Arguing in a way that responding challenges my thinking

Posted on October 4, 2012

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Jeffrey Bardzell makes some really interesting points in his recent discussion on the nature of peer reviewing of argument papers.  I agree with his approach to reviewing essays, but that is not why I’m writing this post.

Jeffrey argues that we should look beyond the usual normative criteria to judge argument/essay papers:

Do I agree with the essay (or argument paper)?
Is this argument convincing?
Is the author fully justified in making that argument?
Did the author cite every author or theory that I would have, were I making this argument?

Instead, Jeffrey proposes alternative questions:

  • Is a coherent (if not ultimately “correct”) position put forward, that is, a clear and non-universal point of view, perspective, or authorial voice?
  • Is the position put forward interesting to [some relevant portion of] the HCI community? Is there any practical benefit for researchers or designers in HCI to have this sort of position available in our collective library?
  • Is the treatment of the position authoritative, that is, well informed, substantially developed, and insightful?
  • Does the position make a controversial concept, theory, or perspective more plausible or at least better worked out than it had been before (even if it ultimately fails to persuade)?
  • Does the position challenge your own thinking productively? Or how people commonly think in [some relevant portion of] HCI?
  • If you are inclined to formulate a response (e.g., by expressing how you disagree with this position), does your response push you to clarify your own positions and thinking in original ways (even if you disagreed with the position)?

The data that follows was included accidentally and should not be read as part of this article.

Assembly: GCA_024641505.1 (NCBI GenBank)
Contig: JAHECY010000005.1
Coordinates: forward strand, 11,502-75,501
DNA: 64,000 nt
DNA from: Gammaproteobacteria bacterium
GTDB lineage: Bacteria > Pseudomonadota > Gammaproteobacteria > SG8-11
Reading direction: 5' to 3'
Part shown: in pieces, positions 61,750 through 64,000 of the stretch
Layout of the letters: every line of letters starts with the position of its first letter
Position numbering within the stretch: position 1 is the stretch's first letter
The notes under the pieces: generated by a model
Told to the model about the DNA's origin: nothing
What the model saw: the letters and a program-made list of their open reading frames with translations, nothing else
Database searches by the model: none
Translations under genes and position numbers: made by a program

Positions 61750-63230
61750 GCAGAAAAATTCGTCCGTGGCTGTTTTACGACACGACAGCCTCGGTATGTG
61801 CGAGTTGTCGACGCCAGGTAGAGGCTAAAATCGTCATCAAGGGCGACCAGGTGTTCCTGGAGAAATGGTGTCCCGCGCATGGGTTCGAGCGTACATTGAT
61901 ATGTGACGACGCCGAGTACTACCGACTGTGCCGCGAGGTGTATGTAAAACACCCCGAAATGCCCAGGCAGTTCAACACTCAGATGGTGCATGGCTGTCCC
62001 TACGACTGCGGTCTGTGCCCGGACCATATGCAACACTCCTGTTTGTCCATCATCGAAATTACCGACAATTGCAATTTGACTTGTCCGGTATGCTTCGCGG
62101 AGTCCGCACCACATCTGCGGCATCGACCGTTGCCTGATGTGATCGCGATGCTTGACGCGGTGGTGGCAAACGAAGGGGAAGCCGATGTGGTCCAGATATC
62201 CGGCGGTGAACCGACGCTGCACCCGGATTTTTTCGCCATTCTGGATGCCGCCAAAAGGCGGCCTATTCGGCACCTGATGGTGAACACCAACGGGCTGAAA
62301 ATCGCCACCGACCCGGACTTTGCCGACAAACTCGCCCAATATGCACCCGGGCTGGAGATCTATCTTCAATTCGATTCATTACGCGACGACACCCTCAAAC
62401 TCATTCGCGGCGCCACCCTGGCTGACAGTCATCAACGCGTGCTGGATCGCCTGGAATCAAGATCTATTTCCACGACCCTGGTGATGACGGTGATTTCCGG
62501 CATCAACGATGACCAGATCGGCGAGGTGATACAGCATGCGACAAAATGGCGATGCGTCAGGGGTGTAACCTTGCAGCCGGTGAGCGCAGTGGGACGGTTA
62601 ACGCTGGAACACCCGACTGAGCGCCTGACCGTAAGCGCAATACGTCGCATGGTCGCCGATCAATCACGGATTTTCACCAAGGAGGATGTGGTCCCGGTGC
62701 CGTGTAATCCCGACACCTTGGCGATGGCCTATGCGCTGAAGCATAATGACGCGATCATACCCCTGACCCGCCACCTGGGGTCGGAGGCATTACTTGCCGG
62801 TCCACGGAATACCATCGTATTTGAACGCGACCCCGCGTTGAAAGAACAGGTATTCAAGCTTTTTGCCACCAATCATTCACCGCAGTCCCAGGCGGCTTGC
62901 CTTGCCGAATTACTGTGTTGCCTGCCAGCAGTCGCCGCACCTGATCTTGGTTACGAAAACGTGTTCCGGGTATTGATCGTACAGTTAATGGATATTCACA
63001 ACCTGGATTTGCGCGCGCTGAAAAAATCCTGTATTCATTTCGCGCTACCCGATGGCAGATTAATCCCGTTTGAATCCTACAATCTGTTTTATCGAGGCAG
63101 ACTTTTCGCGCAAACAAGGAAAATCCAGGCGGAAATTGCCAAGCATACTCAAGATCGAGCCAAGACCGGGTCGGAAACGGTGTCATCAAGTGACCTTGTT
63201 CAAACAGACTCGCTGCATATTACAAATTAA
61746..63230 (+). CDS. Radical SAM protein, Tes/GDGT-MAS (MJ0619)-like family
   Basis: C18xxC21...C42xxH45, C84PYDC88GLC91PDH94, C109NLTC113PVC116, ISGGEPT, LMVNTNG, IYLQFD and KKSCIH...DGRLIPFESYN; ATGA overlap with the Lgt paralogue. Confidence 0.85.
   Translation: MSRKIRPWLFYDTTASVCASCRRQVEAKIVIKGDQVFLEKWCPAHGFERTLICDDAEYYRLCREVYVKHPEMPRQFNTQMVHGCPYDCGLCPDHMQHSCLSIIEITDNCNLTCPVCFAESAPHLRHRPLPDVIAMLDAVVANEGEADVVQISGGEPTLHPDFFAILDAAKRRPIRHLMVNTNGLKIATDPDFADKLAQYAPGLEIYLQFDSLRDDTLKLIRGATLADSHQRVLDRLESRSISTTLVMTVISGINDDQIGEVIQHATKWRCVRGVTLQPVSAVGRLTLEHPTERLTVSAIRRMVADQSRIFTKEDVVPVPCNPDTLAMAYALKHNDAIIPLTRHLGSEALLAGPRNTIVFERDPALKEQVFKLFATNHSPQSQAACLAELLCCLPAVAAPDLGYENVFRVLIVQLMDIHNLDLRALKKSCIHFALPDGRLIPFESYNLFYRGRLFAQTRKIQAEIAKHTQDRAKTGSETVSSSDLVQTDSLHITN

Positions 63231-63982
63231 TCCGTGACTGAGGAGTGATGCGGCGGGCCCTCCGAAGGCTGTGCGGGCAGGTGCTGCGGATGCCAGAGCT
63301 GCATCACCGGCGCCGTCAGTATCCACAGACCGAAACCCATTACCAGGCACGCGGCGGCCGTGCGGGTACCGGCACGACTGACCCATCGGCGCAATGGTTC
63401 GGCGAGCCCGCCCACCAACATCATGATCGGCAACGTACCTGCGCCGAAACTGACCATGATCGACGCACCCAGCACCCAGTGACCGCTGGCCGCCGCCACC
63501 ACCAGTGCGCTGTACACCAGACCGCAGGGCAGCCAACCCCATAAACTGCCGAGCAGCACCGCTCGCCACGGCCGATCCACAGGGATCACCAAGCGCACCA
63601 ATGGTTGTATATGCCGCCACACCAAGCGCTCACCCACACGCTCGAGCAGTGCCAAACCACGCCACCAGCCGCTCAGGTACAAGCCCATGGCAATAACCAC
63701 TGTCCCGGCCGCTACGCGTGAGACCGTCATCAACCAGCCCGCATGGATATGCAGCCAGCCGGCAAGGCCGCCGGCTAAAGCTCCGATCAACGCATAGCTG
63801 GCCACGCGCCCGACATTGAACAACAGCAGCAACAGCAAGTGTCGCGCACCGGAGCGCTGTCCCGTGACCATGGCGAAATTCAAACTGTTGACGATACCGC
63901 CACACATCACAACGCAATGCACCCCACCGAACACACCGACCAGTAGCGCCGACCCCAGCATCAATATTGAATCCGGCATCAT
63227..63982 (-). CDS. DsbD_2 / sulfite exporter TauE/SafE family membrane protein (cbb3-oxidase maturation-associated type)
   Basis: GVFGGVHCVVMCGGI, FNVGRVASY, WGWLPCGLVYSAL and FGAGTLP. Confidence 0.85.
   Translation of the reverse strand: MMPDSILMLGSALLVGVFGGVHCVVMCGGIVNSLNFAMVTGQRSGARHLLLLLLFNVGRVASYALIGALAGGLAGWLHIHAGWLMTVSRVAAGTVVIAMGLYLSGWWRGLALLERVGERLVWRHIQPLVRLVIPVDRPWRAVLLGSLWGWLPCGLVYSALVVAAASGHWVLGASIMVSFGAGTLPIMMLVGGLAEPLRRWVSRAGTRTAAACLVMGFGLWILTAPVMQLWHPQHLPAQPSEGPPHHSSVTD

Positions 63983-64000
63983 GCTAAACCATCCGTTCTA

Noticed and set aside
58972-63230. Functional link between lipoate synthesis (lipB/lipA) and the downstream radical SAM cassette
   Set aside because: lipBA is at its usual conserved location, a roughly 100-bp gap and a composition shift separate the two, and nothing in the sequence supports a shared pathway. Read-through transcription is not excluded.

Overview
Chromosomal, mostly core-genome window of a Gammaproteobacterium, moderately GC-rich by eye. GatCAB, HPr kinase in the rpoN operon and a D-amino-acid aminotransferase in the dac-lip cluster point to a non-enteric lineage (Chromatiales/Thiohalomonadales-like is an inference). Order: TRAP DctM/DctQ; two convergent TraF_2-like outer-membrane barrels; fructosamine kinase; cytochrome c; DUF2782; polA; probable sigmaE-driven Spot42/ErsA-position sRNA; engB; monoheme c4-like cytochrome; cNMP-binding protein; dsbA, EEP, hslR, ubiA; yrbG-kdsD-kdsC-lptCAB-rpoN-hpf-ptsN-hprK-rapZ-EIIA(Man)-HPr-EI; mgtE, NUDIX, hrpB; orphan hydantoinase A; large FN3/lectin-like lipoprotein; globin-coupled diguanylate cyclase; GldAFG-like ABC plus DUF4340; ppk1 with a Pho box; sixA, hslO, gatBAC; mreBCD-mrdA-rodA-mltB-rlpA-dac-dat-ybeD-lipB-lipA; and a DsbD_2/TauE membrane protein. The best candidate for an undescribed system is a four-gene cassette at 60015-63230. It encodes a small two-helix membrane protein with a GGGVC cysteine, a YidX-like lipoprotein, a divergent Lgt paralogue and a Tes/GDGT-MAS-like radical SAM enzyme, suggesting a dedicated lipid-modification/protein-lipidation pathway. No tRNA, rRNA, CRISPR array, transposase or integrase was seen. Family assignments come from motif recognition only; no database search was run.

• Does the position offer the possibility of a new way of thinking about a relevant problem?
  • Does the position provide new resources, such as new concepts, technical definitions, canonical examples, categorization schemes, and/or distinctions that make our work as researchers and designers more productive or valuable?
  • Does the position shed new light on familiar examples?
  • Does the position reveal the importance of, or give us new reason to look at, hitherto overlooked examples?
  • Does the position propose a new way of categorizing or classifying examples, and is the categorization itself interesting or important independent of what the position specifically does with it?
  • Does the position help you or [some portion of] the HCI audience appreciate something of interest to the community as more complex, more successful, more problematic, etc., than it is normally considered to be?

I really like this approach.

First, it aligns with one of my favourite essays, that of Robert Root-Bernstein  who argued that science is not a search for solutions but a search for answerable questions – it must become acceptable to say “I don’t know”

Science is a way of asking more and more meaningful questions. The answers are important mainly in leading us to new questions. So try to learn some answers, because they are useful and interesting, but don’t forget that it isn’t answers that make a scientist, it’s questions.”

Bernstein challenges educators to train student to raise answerable questions that no one has ever asked (and we’re not going to achieve that by always getting them to answer questions to which we already have answers).

Second, I wonder if these questions can be backcast to design principles – particularly for sustainable interaction design.   The Sustainable Lens is based upon the notion of going beyond the simple reduction of marginal resource use, and beyond persuasion as the primary tool.  But other than perhaps vague notions of participation and criticality, we don’t really have much to replace persuasion.    This question from Jeffrey has me thinking:

If you are inclined to formulate a response (e.g., by expressing how you disagree with this position), does your response push you to clarify your own positions and thinking in original ways (even if you disagreed with the position)?

This is crucially different from merely disagreeing with a statement – or to be more precise, from an argument that is stated in such as way that it invokes a simple disagreement (or even agreement) response.  How might this goal of stating something in a way that pushes me to challenge my own position be translated to sustainable interaction design?

 

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